True Belgian Waffles

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When my Belgian grandma–bonne maman–made waffles, drafts of warm air would billow out of the kitchen, filling the house with a delicious smell. As she delivered happiness to her family one mouthwatering waffle at a time, she would beam with love and a pride in her mastery of waffle making. While leading Backroads Holland and Belgium biking trips this past summer, I encountered this familiar sweet scent in the Belgian city of Bruges. It instantly kicked my senses into a frenzy, renewing my love of waffles. Bruges, Belgium, cobblestone street and horse carriageBruges, an enchanting mix of medieval and modern scenery, was once the heart of European commerce. The cobblestone streets, quaint brick buildings, tall church spires and flowing canals lend a surreal ambiance. With horse carriages rolling through narrow alleys, hooves clacking rhythmically, it’s easy to see why visitors are attracted to this well-preserved gem. And Bruges offers all of the usual Belgian delicacies: pommes frites (French fries), chocolate, beer and plenty of waffles.

Belgian waffles have a distinct connection to the city or town in which they were developed, and many families and regions guard their recipes as precious secrets.

While Bruges doesn’t claim its own type of waffle, the diversity of this dish is an ode to this petite nation’s creativity. All Belgian waffles are cooked in a hot griddle with a grid pattern, and sometimes the only distinction between types of waffles is the number of squares pressed into the treat. And while waffles may be more of a breakfast dish in the United States, in Belgium they’re typically eaten as a snack or dessert. A seemingly endless assortment of toppings enhance the experience: strawberries, whipped cream, Nutella, powdered sugar, butter, ice cream, bananas, chocolate… the choice is yours!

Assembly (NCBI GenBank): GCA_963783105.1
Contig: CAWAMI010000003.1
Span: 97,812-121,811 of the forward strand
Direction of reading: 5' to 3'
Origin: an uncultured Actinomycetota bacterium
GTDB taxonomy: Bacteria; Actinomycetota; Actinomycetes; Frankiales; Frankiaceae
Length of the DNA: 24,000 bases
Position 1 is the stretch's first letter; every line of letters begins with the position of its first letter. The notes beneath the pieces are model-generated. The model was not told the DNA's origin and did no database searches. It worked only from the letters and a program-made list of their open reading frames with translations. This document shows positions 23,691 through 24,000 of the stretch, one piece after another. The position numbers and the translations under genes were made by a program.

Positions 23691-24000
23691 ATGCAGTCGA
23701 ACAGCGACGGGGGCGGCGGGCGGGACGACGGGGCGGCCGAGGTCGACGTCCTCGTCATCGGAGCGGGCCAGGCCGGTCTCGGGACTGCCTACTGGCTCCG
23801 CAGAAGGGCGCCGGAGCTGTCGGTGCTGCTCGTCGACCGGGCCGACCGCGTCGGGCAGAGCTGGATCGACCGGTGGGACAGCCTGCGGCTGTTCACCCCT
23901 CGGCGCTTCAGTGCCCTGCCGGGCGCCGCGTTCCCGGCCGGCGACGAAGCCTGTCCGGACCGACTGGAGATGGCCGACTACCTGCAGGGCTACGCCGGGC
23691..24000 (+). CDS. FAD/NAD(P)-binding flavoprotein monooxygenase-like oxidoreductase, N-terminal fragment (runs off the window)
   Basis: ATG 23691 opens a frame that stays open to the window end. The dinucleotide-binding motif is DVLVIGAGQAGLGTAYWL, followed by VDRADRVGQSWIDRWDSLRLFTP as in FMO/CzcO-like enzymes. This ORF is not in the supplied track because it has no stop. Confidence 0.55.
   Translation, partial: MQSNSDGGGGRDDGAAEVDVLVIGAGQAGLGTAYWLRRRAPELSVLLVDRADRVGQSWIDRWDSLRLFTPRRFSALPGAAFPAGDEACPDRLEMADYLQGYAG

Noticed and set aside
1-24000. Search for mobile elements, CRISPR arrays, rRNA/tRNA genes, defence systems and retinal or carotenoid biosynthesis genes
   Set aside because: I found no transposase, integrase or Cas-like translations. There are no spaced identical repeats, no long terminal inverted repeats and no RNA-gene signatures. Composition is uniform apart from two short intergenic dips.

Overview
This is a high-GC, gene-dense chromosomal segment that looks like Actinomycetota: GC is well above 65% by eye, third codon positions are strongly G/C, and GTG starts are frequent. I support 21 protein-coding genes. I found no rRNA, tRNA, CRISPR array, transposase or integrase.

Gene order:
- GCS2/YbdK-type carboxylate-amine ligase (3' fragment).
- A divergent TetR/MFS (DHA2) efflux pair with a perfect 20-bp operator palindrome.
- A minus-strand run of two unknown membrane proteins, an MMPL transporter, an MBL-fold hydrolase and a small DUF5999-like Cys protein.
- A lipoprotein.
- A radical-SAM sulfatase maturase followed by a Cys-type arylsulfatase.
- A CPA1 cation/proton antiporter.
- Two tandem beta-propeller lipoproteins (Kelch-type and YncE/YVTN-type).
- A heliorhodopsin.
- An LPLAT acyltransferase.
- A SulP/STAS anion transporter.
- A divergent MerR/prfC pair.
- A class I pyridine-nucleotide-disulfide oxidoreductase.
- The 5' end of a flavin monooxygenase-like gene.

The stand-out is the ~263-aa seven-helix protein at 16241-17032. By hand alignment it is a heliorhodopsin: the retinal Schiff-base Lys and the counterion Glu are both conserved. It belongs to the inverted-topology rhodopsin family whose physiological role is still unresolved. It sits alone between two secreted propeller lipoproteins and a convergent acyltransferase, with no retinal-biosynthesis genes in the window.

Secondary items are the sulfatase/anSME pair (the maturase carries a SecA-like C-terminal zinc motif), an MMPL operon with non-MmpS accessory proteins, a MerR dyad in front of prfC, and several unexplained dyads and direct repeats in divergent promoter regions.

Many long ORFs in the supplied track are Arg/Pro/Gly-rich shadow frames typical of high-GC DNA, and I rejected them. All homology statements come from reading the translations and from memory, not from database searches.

Belgian waffle bakery in Bruges, Belgium

Brussels waffles in the center row & Liège waffles below

The two main types of Belgian waffles are: Brussels waffles: Crispy on the outside, amazingly soft on the inside, the Brussels waffle is what most Americans picture when they think of Belgian waffles. Their fluffier texture comes from using leavened batter and larger, deeper squares. These rectangular treats are most commonly dotted with either 15 or 24 square pockets. Liege Waffle in Bruges, BelgiumLiège waffles: These delicious and extremely popular waffles hail from eastern Belgium. Made with a thicker brioche batter that includes pearl sugar, Liège waffles have a rich and crispy caramelized sugar coating. Their distinctly rounded corners typically surround a 3-by-4 square pattern. Once the lingering scent of real Belgian waffles pulls you in, be prepared to sit back and indulge in tasty ride. Waffles can be found on nearly every street corner in Bruges and, paired with the exquisite scenery, can make your visit to Belgium a feast for the senses. Bruges, Belgium canal and medieval belfry


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Trevor Husted

Trevor Husted

Trip Leader at Backroads
Trevor has always been a traveler. A dual-citizen of the US and Belgium, he grew up in a bilingual household in Seattle and made frequent trips to Europe with his family. It was the Pacific Northwest landscape that shaped his respect for nature at an early age, and working at Paul Newman’s Hole in the Wall Gang Camps after college that ignited his zeal for helping others. A self-proclaimed thrill-seeker, nomad, teacher, troubadour and wandering jester, Trevor is constantly on the move with leading Backroads biking trips in the summer and seeking high-elevation snow around his Lake Tahoe home in the winter. He’s also currently earning a master’s degree in education. Above all, Trevor’s true passion is to instill a love for adventure, nature, culture and caring in others.
Trevor Husted

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